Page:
The second change proposed by the government goes to the recognition of same-sex marriages undertaken overseas in jurisdictions that allow and recognise same-sex marriage. Consistent with our decision to retain marriage as an institution between men and women, we could not support Australians going overseas to marry, seeking to bypass Australian law. Accordingly, we will also not oppose this provision. I do flag, however, some concerns that citizens of other countries, who are lawfully married in their own countries and who may then come to Australia later—either in other circumstances or through immigration—are likely to be caught in this provision. We will ask the Senate committee to which we will refer this bill to consider the consequences of this, along with the other issues that we believe need to be dealt with.

It is true that in recent times some countries overseas have moved to legalise same-sex marriages and that ceremonies have taken place in Canada, the United States and European countries. Even though some Australians may have chosen to go overseas and participate in these marriage ceremonies, it was clear to them at the time that these marriages were being conducted under the laws of another country, and there was no suggestion that this would automatically lead to recognition of their marriage when they returned to Australia.

The third major provision deals with intercountry adoption by same-sex couples. This is an amendment to the Family Law Act. It prohibits intercountry adoption by Australian same-sex couples and confirms the government's fundamental opposition to any same-sex adoption. Labor agrees that adoption is a complex issue but does not believe that a blanket ban at the federal level is the best way to ensure that the interests of the child will always be given top priority. It is simply wrong to suggest that an orphaned child in a Third World country could never be better off with loving, gay parents in Australia who have passed all the rigorous checking and scrutiny required by the process for adoption. The reality is that almost no overseas countries allow such adoption, and most Australian states do not allow it either.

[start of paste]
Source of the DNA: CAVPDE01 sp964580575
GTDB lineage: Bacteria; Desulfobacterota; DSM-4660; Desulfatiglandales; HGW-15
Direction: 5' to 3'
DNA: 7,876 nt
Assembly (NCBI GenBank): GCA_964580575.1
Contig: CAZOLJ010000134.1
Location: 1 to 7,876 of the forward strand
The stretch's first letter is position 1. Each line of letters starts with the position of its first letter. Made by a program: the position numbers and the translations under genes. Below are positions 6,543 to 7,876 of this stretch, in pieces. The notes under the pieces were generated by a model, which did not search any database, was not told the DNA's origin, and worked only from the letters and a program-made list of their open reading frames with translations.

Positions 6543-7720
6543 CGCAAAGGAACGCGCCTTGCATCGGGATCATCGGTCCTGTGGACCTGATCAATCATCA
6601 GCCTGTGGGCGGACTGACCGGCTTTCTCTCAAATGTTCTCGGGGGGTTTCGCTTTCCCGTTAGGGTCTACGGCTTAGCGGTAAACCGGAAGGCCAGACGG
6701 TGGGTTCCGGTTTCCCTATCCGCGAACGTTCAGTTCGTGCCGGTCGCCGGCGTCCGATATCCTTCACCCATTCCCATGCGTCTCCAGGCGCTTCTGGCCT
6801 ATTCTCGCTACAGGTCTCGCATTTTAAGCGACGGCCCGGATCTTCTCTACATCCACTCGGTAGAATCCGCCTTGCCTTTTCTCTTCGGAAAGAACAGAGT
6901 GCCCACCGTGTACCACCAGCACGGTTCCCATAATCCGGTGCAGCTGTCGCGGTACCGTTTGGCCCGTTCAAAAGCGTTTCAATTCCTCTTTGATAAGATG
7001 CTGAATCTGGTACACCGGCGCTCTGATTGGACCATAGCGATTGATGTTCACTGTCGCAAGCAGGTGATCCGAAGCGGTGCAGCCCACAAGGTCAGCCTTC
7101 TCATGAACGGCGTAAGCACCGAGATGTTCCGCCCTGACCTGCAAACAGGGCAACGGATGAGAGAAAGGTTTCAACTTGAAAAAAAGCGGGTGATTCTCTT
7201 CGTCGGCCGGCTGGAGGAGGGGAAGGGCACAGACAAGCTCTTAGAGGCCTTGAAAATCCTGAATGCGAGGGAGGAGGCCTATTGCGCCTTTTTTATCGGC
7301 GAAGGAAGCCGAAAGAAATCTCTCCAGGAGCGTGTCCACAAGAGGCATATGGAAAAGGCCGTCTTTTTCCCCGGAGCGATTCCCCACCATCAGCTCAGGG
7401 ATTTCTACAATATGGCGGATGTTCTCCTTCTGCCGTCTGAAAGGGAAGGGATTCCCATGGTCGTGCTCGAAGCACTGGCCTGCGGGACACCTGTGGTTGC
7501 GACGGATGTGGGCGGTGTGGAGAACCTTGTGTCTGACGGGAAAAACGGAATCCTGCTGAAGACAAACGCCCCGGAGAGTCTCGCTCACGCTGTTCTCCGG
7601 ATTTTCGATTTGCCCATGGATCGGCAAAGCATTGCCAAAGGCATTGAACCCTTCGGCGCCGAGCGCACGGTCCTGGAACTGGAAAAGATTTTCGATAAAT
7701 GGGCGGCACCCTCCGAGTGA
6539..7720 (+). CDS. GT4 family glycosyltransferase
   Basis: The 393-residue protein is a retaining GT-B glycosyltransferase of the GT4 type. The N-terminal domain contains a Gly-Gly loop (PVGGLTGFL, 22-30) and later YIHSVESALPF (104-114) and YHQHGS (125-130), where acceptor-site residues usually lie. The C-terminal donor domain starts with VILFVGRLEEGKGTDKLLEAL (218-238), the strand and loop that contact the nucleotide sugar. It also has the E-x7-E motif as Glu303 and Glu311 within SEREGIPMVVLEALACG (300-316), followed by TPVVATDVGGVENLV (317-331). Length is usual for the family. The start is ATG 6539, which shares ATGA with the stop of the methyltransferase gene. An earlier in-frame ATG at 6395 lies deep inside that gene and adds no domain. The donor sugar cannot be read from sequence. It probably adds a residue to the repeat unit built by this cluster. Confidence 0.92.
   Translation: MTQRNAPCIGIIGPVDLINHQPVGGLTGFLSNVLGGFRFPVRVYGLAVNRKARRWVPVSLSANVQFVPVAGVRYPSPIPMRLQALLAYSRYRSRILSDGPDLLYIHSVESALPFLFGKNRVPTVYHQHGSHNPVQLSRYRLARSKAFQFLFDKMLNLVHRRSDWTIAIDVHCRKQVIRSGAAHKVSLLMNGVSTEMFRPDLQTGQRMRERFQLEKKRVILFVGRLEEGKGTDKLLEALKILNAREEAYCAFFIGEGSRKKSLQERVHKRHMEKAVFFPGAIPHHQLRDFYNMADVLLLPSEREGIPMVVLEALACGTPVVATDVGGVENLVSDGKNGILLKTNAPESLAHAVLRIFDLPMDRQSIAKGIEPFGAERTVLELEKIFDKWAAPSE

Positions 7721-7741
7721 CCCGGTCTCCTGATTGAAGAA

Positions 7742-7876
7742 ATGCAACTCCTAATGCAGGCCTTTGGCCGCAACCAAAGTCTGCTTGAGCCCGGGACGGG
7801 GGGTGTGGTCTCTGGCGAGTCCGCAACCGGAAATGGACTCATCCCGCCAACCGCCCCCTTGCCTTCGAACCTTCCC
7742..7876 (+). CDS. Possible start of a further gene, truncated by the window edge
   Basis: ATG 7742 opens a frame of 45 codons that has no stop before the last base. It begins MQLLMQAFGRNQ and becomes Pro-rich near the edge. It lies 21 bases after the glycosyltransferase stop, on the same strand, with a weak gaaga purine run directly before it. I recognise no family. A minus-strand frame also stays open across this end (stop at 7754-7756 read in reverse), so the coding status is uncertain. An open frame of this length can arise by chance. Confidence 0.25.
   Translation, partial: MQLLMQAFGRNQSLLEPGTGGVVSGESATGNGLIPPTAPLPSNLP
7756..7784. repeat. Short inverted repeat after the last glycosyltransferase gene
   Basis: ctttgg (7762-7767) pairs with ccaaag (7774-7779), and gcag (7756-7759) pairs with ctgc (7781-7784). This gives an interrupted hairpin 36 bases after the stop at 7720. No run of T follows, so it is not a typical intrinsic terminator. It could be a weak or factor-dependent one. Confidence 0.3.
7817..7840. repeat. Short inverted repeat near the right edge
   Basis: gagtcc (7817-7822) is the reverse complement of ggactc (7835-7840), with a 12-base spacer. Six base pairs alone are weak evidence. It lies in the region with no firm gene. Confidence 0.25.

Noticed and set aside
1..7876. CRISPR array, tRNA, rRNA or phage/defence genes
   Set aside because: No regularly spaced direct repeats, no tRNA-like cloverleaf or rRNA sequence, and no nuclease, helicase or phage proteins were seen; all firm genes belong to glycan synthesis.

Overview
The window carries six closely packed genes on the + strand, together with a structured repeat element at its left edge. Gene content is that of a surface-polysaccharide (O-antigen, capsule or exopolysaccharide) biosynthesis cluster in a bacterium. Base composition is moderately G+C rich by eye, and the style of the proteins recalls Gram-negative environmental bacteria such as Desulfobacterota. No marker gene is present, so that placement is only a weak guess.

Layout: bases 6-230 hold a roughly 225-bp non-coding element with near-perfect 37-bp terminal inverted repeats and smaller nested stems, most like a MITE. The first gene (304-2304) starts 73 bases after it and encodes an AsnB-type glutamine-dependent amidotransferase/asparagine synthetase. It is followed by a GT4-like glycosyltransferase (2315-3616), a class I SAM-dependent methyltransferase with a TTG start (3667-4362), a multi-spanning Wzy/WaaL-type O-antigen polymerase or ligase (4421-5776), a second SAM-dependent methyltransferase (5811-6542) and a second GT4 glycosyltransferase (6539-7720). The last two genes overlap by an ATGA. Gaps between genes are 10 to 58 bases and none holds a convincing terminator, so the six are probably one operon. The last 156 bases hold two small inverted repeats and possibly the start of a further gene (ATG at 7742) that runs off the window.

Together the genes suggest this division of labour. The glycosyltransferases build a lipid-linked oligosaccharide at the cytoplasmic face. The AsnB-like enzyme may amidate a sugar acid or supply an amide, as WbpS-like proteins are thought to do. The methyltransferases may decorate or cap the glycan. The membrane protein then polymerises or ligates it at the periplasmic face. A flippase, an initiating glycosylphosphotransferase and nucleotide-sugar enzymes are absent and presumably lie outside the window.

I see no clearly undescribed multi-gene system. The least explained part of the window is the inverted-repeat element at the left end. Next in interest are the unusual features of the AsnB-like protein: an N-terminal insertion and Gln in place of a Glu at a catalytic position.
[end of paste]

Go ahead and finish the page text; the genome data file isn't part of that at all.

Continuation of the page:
This interference by the Commonwealth ignores the fact that—even by the government's own admission on numerous occasions, including when it announced the detail of this bill—both the policy development and the administration in relation to adoption matters is the responsibility of state and territory governments. In fact in 1998, when the Joint Standing Committee on Treaties considered whether or not to ratify the Hague convention on intercountry adoption, the Howard government agreed that, in ratifying this agreement, it would be most appropriate for state and territory governments to retain responsibility for adoption policies and procedures. There was no suggestion back in 1998—or since that time—that the Commonwealth should take a more active role in determining who should and should not be eligible to apply for intercountry adoptions. The comprehensive and rigorous testing procedures that are currently in place and covered by state and territory laws and regulations all require a thorough screening of all applicants seeking adoption of children, both here in Australia and overseas. The parliament might also note that there have never been any designated gay adoptions in Australia. Some known child adoptions may have been made to gay adoptive parents, but as records are not kept this is impossible to confirm.